The Roadrunner Network is also giving the team the chance to scale its work, especially for the Career Center. “We’re a community of 33,000 students so our office cannot see every student,” Mario said. With this network, the Career team can point to the knowledge-sharers available on the tool who can provide the advice and guidance students are seeking.
One exciting thing that Mario and the team have seen in the short time that the platform has been available is where in the world their alumni are located. Many UTSA graduates tend to stay in the San Antonio area. However, as the platform launched, alumni living across the globe signed up to be resources for current students. “When I’m demoing to students,” Mario shared, “students say ‘I didn’t think of alumni in Seoul, South Korea that I could network with, that I could build a relationship with.” These students are seeing just how much is possible with a UTSA degree through their interactions with these alumni.
Even in the short time that the Roadrunner Network has been available, the UTSA team is constantly innovating to help students and alumni.
UTSA has recently joined the BridgesAlliance, a consortium of 80+ institutions using PeopleGrove’s no-cost Bridges product. This tool allows community members to offer students short-term professional projects, increasing the availability of real-world work experience for their students that helps them bring what they learn in the classroom into practice. Bridges also pairs those projects with mentoring opportunities and guided pathways that help the students ensure they get the most out of their project.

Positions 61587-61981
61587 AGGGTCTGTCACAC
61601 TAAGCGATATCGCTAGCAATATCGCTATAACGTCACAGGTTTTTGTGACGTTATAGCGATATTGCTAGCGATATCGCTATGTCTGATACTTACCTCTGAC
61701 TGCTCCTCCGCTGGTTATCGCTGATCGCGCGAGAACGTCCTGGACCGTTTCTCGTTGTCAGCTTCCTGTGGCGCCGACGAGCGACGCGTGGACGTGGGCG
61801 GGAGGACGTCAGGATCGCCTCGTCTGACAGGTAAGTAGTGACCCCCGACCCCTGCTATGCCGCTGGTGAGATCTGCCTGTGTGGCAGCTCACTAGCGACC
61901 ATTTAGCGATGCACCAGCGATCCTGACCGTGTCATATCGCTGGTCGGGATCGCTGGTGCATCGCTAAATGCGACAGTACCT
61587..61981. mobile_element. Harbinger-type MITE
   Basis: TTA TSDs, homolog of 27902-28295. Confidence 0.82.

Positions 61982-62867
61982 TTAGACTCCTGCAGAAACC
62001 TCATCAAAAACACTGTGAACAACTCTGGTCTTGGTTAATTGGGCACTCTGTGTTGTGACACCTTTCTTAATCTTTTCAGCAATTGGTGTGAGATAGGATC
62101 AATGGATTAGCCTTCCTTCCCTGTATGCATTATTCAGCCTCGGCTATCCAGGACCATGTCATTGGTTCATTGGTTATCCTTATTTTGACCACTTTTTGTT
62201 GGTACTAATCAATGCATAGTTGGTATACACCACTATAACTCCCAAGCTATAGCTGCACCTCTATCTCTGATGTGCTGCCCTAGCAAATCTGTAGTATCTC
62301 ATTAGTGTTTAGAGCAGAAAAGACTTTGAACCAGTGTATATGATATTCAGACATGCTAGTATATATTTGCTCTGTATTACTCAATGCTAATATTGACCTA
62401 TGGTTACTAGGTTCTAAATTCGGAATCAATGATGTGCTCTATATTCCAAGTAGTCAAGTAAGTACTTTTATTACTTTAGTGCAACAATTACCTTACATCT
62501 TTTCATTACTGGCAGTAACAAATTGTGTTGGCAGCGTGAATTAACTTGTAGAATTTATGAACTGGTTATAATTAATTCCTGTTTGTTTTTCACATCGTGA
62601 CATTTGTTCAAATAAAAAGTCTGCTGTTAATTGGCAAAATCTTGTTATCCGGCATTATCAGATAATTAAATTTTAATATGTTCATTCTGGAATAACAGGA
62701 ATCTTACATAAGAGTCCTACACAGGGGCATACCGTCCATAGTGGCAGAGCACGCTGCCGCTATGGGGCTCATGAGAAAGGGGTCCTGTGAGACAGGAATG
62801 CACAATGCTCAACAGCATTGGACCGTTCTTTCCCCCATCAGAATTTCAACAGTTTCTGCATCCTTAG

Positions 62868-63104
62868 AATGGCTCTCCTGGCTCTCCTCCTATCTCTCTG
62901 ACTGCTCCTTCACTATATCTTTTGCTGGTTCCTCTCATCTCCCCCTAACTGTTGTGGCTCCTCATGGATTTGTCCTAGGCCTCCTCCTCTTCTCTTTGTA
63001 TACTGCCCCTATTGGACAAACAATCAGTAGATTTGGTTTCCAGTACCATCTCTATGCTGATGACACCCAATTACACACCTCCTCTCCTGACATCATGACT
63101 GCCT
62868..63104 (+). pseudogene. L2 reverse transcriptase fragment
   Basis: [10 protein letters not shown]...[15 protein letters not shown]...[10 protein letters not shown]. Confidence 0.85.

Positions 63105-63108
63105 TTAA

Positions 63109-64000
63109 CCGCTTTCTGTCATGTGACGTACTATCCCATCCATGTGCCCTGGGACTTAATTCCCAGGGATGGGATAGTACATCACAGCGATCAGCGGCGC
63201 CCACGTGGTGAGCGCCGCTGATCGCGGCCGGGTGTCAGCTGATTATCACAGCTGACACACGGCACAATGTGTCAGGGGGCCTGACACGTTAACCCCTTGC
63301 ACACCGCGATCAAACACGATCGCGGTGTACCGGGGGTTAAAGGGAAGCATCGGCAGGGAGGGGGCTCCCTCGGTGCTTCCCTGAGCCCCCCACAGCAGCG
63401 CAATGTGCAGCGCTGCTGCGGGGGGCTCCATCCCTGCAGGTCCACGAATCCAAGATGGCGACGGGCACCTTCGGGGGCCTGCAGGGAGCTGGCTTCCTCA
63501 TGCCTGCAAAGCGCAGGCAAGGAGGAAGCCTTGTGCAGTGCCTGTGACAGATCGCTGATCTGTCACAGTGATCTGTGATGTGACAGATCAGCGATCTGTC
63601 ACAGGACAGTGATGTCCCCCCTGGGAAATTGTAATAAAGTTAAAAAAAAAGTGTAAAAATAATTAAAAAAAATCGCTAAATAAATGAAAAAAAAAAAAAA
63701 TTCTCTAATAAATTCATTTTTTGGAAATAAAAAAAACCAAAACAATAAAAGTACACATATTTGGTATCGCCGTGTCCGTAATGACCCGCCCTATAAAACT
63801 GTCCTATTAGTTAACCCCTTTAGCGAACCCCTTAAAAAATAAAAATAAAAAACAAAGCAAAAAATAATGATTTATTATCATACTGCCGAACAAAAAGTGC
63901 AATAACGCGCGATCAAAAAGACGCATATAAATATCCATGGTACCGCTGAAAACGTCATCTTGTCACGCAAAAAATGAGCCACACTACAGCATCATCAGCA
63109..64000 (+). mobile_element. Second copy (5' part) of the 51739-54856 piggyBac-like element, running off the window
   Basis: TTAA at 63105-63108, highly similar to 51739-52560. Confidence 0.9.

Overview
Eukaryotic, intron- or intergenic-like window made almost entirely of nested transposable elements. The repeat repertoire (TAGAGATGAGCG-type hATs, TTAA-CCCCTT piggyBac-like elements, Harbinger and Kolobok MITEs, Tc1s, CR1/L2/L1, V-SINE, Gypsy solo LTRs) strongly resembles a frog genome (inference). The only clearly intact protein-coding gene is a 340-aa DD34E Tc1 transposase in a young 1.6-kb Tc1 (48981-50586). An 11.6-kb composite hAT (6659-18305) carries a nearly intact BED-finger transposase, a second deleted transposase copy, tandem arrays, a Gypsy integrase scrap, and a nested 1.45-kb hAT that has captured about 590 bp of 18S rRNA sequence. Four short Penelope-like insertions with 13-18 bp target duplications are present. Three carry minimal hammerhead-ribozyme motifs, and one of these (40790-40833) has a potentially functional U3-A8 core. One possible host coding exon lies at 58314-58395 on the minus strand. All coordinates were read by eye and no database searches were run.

For first-generation students, this opens doors for them that they may not have even known about. “These projects will allow a first-generation student, who may not have had the ability to move to New York for 4 weeks to work for a firm, gain that experience in the virtual space.” said Anthony Riojas, Marketing Associate for the University Career Center. Whether due to distance, cost, or time “these are opportunities that may have never been open to them, or that they may never have even heard of.”
These projects even allow students to simply see what the working world is really like. “I remember being a student and a lot of the assumptions I had about the professional world weren’t correct,” Mario shared. Just that basic experience can make a huge difference in the direction of a student and their career aspirations.
A Successful Combination
With a strategy in mind, collaboration across their organization, and the right technology partner, UTSA has built a strong foundation for the new student journey that scales and serves the needs of the entire community. Even in challenging circumstances, UTSA has created an ecosystem where the magic of the student experience is still “relationship-rich” and “work-integrated.” And for the trailblazing, first-generation students who make up this diverse community, these pillars of education will ensure students persist, graduate, and they feel confident in their ability to be successful in the workforce.
To learn more about how UTSA and others are building these pillars, visit us at peoplegrove.com.